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jA Meta-Analysis of the Price Elasticity of Meat: Evidence of Regional Differences - IntroductionMany studies estimate the price elasticity of meat utilizing various data and estimation methods, which several qualitative literature reviews, such as Kuznets, Tomek, Smallwood et al., and Asche et al., suggest contribute to differences in reported elasticity estimates. Yet qualitative literature reviews can be sensitive to the subjective decision of the reviewer to emphasize particular study characteristics over others, and so meta-analysis has been increasingly used as a tool to quantitatively survey literature. In a typical meta-analysis, a parameter commonly estimated in the literature, such as the price elasticity, is regressed on a series of dummy variables controlling for study characteristics. By utilizing regression techniques, the subjective decision of the reviewer is thus replaced by statistical tests, the results of which shed light on the statistical influence of study characteristics on the parameter estimate. Examples of such analyses include Espey, Dalhuisen et al., Gallet and List, Johnston et al., Gallet, and Gallet.
Concerning the demand for meat, Gallet reports results of a meta-analysis of the price elasticity. In his study, 4120 estimates of the price elasticity of meat, collected from 419 studies, were regressed on variables that control for the type of meat, demand specification, nature of the data used to estimate demand, estimation method, publication outlet, and demand location. He finds beef, lamb, and fish demand are more responsive to price, while poultry demand is less responsive to price. Also, although the price elasticity of meat is particularly sensitive to a number of specification, estimation, and publication characteristics, data issues and the location of demand have less influence on the price elasticity.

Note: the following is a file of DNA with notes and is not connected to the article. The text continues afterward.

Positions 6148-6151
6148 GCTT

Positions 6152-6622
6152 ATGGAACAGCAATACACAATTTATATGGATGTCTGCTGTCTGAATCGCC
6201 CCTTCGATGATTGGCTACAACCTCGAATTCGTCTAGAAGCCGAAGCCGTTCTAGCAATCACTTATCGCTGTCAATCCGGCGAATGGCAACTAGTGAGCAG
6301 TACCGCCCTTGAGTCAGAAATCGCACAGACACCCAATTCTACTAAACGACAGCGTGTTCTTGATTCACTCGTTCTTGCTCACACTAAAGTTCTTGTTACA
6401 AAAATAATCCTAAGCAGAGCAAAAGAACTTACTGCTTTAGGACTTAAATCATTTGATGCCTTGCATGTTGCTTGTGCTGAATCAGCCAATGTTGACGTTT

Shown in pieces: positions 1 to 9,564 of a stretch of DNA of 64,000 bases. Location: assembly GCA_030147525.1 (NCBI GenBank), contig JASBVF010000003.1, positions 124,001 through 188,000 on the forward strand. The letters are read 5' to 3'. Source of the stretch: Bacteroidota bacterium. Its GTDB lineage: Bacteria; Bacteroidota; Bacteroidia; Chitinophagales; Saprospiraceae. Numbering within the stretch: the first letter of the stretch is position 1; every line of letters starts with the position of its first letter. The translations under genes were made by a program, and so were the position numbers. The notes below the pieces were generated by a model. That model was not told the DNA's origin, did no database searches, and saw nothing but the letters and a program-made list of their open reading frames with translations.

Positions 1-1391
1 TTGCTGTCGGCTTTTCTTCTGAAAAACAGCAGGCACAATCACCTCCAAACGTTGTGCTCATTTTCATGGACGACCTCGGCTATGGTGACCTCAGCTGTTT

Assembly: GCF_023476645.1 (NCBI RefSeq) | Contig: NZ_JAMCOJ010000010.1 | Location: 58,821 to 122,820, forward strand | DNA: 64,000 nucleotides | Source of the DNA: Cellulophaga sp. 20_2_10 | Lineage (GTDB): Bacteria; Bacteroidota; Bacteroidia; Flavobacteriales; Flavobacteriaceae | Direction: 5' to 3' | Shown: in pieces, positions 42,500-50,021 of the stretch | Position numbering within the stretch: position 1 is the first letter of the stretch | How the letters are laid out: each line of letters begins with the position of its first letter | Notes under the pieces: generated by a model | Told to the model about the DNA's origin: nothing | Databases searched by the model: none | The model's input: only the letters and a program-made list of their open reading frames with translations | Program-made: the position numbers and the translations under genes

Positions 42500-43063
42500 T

A typical meta-analysis constructs a meta-data set by compiling information from studies across multiple regions. For example, Gallet’s meta-data includes studies of meat demand in North America, Asia, and Europe, as well as a few other regions. Although meta-analyses often control for regional differences by including region dummy variables in the meta- regressions, this holds the marginal effects constant across regions. With respect to Gallet, while he finds some regional differences in the price elasticity of meat, the rank order of the price elasticity across study characteristics is held constant in each region. Yet there may not only be regional differences in the price elasticity of meat, but also regional differences in the impact of each study characteristic on the price elasticity, and so this study extends Gallet by reporting the results from estimating separate meta-regressions of the price elasticity for North America, Europe, and Asia, the three regions most commonly studied in the literature.
Although there are a number of similarities in the meta-regression results across the three regions, we do find regional differences in the pattern of the price elasticity of meat. For example, the price elasticities of beef, lamb, and fish in North America are significantly higher in absolute value compared to poultry, but significant differences in the price elasticity across meat products drop off for Asia and Europe. Furthermore, demand specification plays a more prominent role in determining the price elasticity of meat in Europe, compared to North America and Asia. In the sections that follow, Section 2 presents the data and meta-regression model. This is followed in Section 3 with a discussion of the estimation results. A conclusion is provided in Section 4.